The series also expanded on Beetlejuice’s universe by introducing more villains, many more monsters (along with the dreaded sandworms), and more rivals to the pair of protagonists. There was the skeleton best friend Jacques LaLean (a spoof of Jack LaLaine) who had the tendency to go to pieces; Beetlejuice’s neighbor The Monster Across the Street, a hairy, Cowboy-like monster with a vicious dog named Poopsie; Beetlejuice’s enemies Fuzzo and Scuzzo the Clown; Ginger the tap dancing Spider; and Barry MeNot.

Barry MeNot was a computer animated spokesman for NTV (Netherworld Television) who pitched weird products for Beetlejuice and the audience; he was intended mainly as a fun series of side gags. There is also a recurring appearance from the small headed ghost from the movie, now named I.M. Smallhead. Most Burtonesque of them all is Prince Vince, the ruler of Netherworld who is an obvious callback to Burton’s short film “Vincent.”

The series altogether aired for four seasons with ninety four episodes total, and over a hundred segments. It was so popular, in fact, that it set a precedent. The high demand prompted the ABC Network to sell episodes of the series to FOX, resulting in the show running on competing networks for many years. All things told, along with the four seasons, there was a mountain of merchandise for “Beetlejuice” including an action figure line, video games, books, sticker albums, the whole nine yards. Even after the series ended, it flourished in syndication.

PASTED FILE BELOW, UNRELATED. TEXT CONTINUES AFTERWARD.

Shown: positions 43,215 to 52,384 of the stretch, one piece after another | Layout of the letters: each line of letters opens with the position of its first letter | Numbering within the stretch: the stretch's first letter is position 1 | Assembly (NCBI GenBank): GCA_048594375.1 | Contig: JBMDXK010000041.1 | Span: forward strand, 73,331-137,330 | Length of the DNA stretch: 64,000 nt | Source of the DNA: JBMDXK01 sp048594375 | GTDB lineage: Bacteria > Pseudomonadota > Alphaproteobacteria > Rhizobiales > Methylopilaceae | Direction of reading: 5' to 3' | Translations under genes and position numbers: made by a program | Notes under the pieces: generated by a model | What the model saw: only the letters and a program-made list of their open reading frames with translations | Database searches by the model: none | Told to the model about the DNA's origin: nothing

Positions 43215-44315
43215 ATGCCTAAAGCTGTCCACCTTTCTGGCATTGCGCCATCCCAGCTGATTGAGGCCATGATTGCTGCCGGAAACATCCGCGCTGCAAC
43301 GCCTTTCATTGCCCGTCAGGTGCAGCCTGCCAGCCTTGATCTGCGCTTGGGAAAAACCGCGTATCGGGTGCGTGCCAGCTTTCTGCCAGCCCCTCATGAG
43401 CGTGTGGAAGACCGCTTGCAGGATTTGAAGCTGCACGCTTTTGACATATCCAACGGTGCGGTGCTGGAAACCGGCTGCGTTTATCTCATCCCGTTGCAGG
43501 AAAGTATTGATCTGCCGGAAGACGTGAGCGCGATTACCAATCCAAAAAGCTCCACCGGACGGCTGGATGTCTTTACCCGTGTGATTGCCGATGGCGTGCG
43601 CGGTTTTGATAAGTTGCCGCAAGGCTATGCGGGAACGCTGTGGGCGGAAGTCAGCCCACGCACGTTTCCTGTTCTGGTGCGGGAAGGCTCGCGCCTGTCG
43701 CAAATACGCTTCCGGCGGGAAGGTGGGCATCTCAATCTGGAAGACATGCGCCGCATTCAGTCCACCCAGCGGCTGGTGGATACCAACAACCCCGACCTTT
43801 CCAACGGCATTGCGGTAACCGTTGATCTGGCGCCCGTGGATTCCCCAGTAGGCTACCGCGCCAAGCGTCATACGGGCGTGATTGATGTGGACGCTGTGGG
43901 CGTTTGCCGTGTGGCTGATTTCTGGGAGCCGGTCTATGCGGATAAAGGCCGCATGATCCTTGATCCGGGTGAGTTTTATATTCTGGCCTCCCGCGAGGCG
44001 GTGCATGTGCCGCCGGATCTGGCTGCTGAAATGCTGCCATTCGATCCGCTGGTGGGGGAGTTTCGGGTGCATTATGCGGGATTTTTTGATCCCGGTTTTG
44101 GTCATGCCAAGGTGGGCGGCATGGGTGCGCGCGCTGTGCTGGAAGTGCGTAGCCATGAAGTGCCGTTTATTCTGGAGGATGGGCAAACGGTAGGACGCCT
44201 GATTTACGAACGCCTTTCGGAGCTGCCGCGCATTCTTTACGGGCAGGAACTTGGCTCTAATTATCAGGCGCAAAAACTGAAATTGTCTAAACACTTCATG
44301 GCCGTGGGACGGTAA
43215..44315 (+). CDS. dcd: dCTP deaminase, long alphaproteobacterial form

The animated series indicated that “Beetlejuice” wasn’t just a one off Tim Burton success and helped to support the fans’ demands for a sequel for many, many years. On its own it’s still a wonderful animated series that clicks beautifully into the Tim Burton universe, and might even work as pitch perfect gateway horror for kids of today.

Is It Available? After years of being out of print, the series was eventually re-released by Shout! Factory in 2013 on DVD. It’s still available, but the series is not streaming at the moment.